In the bottom of the sixth, Beltran doubled home Jose Reyes to give the Mets a 3-2 advantage. The Giants got even in the top of the seventh inning when leftfielder Dan Ortmeier hit his first major league home run with no one on base.
The game was still knotted up at three in the bottom of the ninth when David Wright hit one to the top of the right field wall with one down for a double. Paul Lo Duca was intentionally walked to set up a possible double play, bringing up Damion Easley, who popped out. 48 year-old Julio Franco, pinch hitting for Carlos Gomez, hit a hard grounder up the middle that Vizquel made a diving stop on and then recovered in time to flip the ball to second baseman Kevin Frandsen to force Lo Duca and end the threat.
Bonds came up as a pinch hitter in the top of the 10th inning to a loud chorus of boos and a chant of 'You take steroids.' Whatever good feelings that were present during batting practice were not during the heat of battle. Mets' lefty reliever Scott Schoenweis walked the slugger on five pitches, and the crowd of over 47,000 began to serenade Bonds with a 'Barry s***s' chant. Frandsen then lined a ground-rule double to right field, putting two runners in scoring position. Aaron Heilman then was called on by manager Willie Randolph to face Brooklyn-born Rich Aurilia. One pitch later, Easley grabbed a line drive for the third out.
The Mets loaded the bases with two outs in the bottom of the 10th. Russ Ortiz, the former Giant standout starter, walked two and hit a batter in the inning. Wright than came up with a chance to win the game. He hit the ball on the screws to dead centerfield, but Winn was able to track it down and prolong the evening.
The Giants took the lead in the top of the 12th inning when Delgado nearly pulled off an inning-ending double play. He grabbed a grounder hit by Winn, touched the first base bag for the out and then threw home. Lo Duca made a nice play on a low-thrown ball, but Vizquel was able to get in under the tag on a close play.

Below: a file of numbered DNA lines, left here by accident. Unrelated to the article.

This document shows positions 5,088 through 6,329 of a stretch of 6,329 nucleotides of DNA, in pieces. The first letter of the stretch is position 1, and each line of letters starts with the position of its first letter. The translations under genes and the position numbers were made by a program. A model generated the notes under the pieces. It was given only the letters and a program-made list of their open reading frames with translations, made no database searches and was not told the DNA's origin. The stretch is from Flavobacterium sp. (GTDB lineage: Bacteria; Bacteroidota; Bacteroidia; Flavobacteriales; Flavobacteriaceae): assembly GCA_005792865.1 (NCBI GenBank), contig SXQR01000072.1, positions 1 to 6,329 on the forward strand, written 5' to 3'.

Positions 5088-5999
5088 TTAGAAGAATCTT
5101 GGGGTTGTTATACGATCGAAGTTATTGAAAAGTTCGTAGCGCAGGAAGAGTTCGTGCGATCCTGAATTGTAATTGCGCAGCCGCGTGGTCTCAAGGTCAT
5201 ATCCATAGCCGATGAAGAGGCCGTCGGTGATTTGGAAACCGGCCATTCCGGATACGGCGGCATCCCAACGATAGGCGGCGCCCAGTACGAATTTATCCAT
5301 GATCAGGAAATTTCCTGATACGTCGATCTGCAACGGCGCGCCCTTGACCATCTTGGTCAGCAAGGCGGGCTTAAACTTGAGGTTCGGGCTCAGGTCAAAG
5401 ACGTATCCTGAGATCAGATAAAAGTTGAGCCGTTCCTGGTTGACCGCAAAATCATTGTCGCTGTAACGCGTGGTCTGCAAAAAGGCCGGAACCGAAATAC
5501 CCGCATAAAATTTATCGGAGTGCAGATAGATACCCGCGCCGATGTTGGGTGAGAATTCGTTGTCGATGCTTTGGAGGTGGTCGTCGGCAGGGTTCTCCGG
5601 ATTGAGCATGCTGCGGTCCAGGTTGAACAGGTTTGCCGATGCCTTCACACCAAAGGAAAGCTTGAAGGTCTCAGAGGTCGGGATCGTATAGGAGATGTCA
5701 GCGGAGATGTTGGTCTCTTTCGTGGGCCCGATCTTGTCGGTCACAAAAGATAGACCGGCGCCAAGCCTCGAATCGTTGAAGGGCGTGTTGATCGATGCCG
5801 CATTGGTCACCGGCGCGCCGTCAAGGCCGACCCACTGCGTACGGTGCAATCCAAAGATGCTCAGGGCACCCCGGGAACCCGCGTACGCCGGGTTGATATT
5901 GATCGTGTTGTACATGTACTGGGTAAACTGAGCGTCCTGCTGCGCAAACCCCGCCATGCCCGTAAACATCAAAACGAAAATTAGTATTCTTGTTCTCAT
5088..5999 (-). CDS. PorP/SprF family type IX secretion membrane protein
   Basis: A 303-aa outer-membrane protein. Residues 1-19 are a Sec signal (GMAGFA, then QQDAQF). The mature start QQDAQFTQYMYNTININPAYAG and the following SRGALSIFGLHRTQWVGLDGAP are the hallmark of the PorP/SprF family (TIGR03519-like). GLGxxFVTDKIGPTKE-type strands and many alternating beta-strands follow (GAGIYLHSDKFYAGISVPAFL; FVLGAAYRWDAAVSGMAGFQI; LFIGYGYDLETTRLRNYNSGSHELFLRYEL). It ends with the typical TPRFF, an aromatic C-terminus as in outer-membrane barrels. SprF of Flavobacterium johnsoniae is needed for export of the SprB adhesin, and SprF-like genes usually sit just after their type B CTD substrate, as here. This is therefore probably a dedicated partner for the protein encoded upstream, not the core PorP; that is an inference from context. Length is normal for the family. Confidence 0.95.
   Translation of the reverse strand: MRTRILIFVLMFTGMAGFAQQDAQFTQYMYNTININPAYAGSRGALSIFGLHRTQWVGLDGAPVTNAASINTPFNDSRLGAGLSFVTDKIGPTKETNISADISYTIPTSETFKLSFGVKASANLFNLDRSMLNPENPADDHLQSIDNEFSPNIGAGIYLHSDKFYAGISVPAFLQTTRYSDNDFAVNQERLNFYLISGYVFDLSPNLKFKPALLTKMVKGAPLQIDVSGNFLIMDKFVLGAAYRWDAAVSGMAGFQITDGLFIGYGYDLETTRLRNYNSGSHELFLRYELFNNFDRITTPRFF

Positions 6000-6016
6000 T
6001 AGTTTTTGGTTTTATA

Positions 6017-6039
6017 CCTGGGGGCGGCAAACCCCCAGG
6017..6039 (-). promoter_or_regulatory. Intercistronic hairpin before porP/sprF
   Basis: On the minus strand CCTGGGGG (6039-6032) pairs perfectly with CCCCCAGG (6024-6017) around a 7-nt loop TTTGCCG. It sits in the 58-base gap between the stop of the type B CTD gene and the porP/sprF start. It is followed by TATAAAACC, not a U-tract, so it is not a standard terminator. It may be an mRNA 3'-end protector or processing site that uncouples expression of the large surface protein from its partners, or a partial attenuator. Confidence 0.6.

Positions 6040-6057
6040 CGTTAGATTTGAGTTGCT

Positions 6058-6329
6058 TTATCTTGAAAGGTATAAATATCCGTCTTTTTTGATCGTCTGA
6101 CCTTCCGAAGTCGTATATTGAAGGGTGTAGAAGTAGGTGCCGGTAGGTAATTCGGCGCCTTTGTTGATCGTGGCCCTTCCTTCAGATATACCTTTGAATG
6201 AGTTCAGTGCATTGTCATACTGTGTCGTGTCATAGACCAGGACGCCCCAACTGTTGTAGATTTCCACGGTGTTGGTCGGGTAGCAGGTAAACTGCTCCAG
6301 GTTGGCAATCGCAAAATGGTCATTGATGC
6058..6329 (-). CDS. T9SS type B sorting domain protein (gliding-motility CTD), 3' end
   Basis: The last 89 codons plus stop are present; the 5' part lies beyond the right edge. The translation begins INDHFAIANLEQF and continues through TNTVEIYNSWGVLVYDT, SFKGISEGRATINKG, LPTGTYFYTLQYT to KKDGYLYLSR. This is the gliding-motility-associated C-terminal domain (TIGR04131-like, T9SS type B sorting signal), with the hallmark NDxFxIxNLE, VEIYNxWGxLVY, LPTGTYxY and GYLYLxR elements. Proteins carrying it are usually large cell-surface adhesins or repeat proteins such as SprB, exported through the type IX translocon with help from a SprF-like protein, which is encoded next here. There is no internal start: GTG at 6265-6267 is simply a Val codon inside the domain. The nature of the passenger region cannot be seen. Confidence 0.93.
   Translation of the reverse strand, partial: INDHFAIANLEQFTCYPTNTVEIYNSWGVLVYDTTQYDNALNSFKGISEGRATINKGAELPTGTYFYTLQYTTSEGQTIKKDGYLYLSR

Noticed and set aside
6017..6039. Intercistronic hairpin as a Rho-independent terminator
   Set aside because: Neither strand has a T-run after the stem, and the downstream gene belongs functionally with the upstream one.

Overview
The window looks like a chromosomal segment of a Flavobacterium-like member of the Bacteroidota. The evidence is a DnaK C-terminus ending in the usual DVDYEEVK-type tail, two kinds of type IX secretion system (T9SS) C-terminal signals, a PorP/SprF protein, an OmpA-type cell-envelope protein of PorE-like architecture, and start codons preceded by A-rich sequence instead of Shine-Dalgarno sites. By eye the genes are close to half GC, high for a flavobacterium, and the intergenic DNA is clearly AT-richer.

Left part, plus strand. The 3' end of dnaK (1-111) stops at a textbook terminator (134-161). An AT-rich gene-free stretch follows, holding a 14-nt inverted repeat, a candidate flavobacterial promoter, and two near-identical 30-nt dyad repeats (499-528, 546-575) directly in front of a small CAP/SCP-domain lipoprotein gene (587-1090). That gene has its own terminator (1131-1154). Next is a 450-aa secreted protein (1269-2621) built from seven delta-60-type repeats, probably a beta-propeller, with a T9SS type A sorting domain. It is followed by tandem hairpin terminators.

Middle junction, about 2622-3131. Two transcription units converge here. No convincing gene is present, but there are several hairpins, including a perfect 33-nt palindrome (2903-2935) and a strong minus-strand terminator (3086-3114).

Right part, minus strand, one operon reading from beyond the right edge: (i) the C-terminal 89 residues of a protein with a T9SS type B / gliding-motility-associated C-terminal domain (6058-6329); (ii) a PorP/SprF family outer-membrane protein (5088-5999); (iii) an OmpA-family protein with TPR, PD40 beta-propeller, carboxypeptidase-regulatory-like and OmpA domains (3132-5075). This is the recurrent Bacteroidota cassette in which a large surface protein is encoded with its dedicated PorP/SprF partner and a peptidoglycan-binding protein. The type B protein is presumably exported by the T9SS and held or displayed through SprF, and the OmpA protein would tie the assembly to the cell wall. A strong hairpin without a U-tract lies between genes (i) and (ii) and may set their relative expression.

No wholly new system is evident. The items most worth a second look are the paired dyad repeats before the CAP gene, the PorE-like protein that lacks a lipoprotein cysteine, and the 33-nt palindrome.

The Shea boo-birds made themselves heard once again when former Met and current Giant closer Armando Benitez came on for the save attempt. Reyes worked out a walk and then was balked to second base. Endy Chavez sacrificed him over to third before Beltran grounded out to second with the infield in for the second out. Benitez then committed his second balk to bring Reyes home with the tying run. With the crowd still buzzing from the previous play, Delgado crushed a Benitez fastball over the wall in right field for the walk-off home run and a 4-3 Met victory.
"We moved him [Delgado] back to the cleanup spot," Randolph said in his post-game press conference. "And tonight he cleaned up."
A visibly upset Benitez sat alone by his locker after the game. To his credit, he met members of the media and did not look to pass the blame. "No excuse. I didn't do my job today," he said. "Tomorrow's another day. I'll be back tomorrow."
Mingling in the emptying Giants clubhouse, reporters hoped for a Bonds sighting that would not come. His locker appeared well kempt, and a clubhouse attendant lined up the five pairs of brand new Filas sporting the number '25' on the tongue, as well as a pair of shower shoes. That was as close to Bonds as any scribe was going to be on this evening.